Live TV

The sixth session of the Parliament has concluded. And again, during this session too, the National Assembly did not allow its proceedings to be broadcast on live TV.

But this time, the Assembly allowed the Question Hour discussions to be carried on live TV.  That’s a slight improvement. And I welcome it. And hope that, from the next session on, BBS will once again be allowed to cover the National Assembly’s entire proceedings on live TV.

On a related note, BBS’s own efforts at covering the Parliament’s discussions seem to have regressed. Till the last session, BBS would, after their evening news, organize live panel discussions on important issues that were being debated in the Parliament. This time I didn’t see any panel discussions on topical issues emerging from the Parliament. They seem to have stopped.

This is unfortunate. The live panel discussions were well attended, especially by viewers throughout the country. And the discussions were widely considered to be among BBS’s more popular segments.

So as we conclude the sixth session, I offer a quiet prayer: that henceforth the National Assembly allows its entire proceedings to be broadcast on live TV; and that BBS revives their live panel discussions.

 

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  1. True Dukpa says:

    Transparency and accountability in its truest form in democratic government of Bhutan. You know what is wrong with Asia and Asians, we are the weakest continent in all terms next to the Africans and that’s why the prevalent of corruption, poverty, public health crisis, developmental process have remained the same if not worse. Take our country, despite modern development process that started in the 1960s we have not achieved anything as compared to those countries who started development process same time or later. The answer is obvious.

    As for the BBS Live TV, you pointed out their lack of initiative this session on not having any live panel discussion, when there isn’t adequate support from the government, who would be encouraged to do so.

  2. Thimphu Thrompon says:

    Can a 4 year old participate as a candidate of Thrompon? I hope not. See Kuensel news about the latest Thrompon candidate.

  3. Transparency allows citizens more control of information that affects them. Giving “power to the people” puts a new set of eyes and ears on government and holds officials more accountable. where as in our country our highest decision making body want to make the decisions within the closed doors, forgetting the people who elected them. of course forgetting that the what they decide will affect the people around the nation.
    The reason for not allowing Live TV coverage is our highy respected and qualified MPs are not able to raise the issues concerning of the people who voted for them. They are not doing their home work?(not reading the bills). Since they have not done their home work they land up at sleeping in the Hall or Just mumuring after the few MPs who do bring lot of issues.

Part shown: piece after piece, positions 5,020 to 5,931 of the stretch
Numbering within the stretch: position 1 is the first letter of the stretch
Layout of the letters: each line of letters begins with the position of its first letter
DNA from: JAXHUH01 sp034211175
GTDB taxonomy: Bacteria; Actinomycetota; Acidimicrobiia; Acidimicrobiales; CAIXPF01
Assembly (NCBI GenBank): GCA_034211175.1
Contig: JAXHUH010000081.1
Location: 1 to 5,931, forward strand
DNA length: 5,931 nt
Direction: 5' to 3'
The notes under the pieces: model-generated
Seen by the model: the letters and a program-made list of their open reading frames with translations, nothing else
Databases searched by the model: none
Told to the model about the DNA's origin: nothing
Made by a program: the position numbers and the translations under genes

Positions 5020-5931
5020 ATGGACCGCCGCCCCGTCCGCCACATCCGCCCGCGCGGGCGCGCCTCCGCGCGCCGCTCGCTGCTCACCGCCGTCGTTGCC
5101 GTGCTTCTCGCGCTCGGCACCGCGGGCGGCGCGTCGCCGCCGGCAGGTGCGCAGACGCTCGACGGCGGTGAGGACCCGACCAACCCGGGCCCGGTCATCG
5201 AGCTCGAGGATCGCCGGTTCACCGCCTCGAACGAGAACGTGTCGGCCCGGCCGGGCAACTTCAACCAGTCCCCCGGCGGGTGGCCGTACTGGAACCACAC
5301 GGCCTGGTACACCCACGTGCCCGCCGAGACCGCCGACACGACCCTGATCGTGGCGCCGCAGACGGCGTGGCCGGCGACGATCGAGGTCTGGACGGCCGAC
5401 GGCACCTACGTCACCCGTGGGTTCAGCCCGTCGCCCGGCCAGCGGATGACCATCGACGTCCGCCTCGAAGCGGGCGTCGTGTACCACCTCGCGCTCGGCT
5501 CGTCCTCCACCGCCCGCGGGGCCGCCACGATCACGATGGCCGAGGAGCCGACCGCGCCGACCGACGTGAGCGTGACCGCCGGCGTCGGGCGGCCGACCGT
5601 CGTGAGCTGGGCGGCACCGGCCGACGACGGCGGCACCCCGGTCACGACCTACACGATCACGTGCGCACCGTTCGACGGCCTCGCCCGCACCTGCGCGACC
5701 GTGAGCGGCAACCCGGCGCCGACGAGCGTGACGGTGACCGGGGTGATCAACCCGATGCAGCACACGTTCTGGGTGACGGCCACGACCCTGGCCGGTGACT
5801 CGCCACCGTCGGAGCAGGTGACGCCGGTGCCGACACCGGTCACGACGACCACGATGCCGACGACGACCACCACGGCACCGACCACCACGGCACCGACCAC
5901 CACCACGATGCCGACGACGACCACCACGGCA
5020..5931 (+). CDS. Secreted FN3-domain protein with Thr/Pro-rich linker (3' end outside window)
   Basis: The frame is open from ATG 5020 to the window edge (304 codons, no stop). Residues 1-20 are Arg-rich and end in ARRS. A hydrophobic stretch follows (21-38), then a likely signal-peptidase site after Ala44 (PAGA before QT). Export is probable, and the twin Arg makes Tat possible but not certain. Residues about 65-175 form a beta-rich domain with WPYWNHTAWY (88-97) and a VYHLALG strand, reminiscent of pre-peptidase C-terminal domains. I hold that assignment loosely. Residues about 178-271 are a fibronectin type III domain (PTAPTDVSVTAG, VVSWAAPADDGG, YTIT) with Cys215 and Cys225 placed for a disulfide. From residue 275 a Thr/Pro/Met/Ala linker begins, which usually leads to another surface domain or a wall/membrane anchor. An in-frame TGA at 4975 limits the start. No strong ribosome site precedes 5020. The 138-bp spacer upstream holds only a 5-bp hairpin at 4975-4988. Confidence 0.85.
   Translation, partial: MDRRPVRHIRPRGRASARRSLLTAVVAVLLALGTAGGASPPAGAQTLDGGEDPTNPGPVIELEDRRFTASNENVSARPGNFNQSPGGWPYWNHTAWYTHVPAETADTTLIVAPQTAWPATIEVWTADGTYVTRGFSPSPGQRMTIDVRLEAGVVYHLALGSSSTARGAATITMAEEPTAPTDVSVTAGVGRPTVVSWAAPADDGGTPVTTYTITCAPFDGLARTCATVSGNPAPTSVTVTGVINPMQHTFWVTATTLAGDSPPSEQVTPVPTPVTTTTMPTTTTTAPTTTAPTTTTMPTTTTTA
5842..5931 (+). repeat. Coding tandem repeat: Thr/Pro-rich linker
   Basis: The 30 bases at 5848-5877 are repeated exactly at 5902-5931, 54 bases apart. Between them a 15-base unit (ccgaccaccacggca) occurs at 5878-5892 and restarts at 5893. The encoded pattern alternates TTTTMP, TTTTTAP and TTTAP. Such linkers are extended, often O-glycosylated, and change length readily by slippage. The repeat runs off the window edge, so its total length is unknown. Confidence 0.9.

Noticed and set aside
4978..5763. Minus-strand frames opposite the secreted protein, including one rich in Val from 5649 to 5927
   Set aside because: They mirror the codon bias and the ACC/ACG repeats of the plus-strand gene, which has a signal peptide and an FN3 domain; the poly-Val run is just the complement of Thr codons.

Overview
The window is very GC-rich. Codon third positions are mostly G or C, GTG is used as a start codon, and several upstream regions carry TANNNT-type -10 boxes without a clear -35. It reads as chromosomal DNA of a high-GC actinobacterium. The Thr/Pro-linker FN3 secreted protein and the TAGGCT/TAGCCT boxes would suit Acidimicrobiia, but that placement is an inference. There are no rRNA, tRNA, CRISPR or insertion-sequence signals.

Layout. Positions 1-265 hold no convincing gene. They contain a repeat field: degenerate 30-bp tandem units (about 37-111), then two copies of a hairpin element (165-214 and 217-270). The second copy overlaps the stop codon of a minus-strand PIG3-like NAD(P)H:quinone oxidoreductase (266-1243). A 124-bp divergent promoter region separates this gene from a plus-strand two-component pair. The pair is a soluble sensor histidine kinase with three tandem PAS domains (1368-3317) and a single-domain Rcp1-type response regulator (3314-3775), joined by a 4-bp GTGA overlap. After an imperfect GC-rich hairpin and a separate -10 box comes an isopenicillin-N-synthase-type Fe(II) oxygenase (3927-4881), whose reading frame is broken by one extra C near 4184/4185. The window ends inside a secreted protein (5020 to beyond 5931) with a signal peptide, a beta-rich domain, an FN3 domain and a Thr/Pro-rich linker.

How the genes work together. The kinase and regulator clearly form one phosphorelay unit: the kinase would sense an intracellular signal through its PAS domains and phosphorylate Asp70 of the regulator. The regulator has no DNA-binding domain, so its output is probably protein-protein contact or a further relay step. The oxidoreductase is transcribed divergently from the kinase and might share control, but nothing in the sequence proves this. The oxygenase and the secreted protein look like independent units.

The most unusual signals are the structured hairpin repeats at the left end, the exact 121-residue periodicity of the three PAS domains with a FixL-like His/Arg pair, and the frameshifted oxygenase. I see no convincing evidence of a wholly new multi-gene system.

some even try to solve a problem that doesn’t exist.

    YES i too did not see panel discussions.
    i understand that our MPs are not coming forward for the such forum( other than few Ministers and MPs),they are feared of the public questions, not remembering who elected them.(i can understand from DAWA that our panelist dont turn up at the last minute, making lame excuses).

    Don’t get burned with public questions – Put some SPF 50 on your decisions.

  4. extract from guardian.co.uk by Henry Porter

    “Nothing is new. In 1771, that great lover of liberty, John Wilkes, and a number of printers challenged the law that prohibited the reporting of Parliamentary debates and speeches, kept secret because those in power argued that the information was too sensitive and would disrupt the life of the country if made public. Using the arcane laws of the City of London, Alderman Wilkes arranged for the interception of the Parliamentary messengers sent to arrest the printers who had published debates, and in doing so successfully blocked Parliament. By 1774, a contemporary was able to write: “The debates in both houses have been constantly printed in the London papers.” From that moment, the freedom of the press was born.”

  5. Whatever the Democrats discussed it should show live on T.V. I as a citizen of Bhutan feel that both sides of coin should be full of features of democracy not Democrazy.
    We the public invariably wants to know what bureaucrats are discussing. Lets protect our Constitution and preserve it in the name of Ten Pious Acts and Sixteen Codes of Ethics for the Society.

  6. i too wish and hope that NA will allow live telecast from next session!!!

  7. Too much of anything is not good and this has been amply demonstrated by the NC proceedings which have been aired live. It’s the same two or three usual suspects dominating the discussions only because their ability to communicate in dzongkha is better than that of the other MPs.

    In a way, I think it is good that live TV has been banned by the NA.

  8. Live TV is necessary for transparency. But the govt likes to work behind close doors in secrecy like they do in North Korea and Burma.

  9. Truth_is_Buddha says:

    We have developed into a highly conceited and selfish society. We live and swear by ‘lip service’ mostly. This is evident in the fact that our democratic rulers talk about transparency and accountability and they are the first ones to shy away from these principles. If you are afraid to rule righteously, you should be afraid to rule at all.

  10. kinzangchophel says:

    Dear Ol,
    i think your blog need to remove Guardian the guard of evils and devils…
    your’s faithfully
    [comment edited by administrator]

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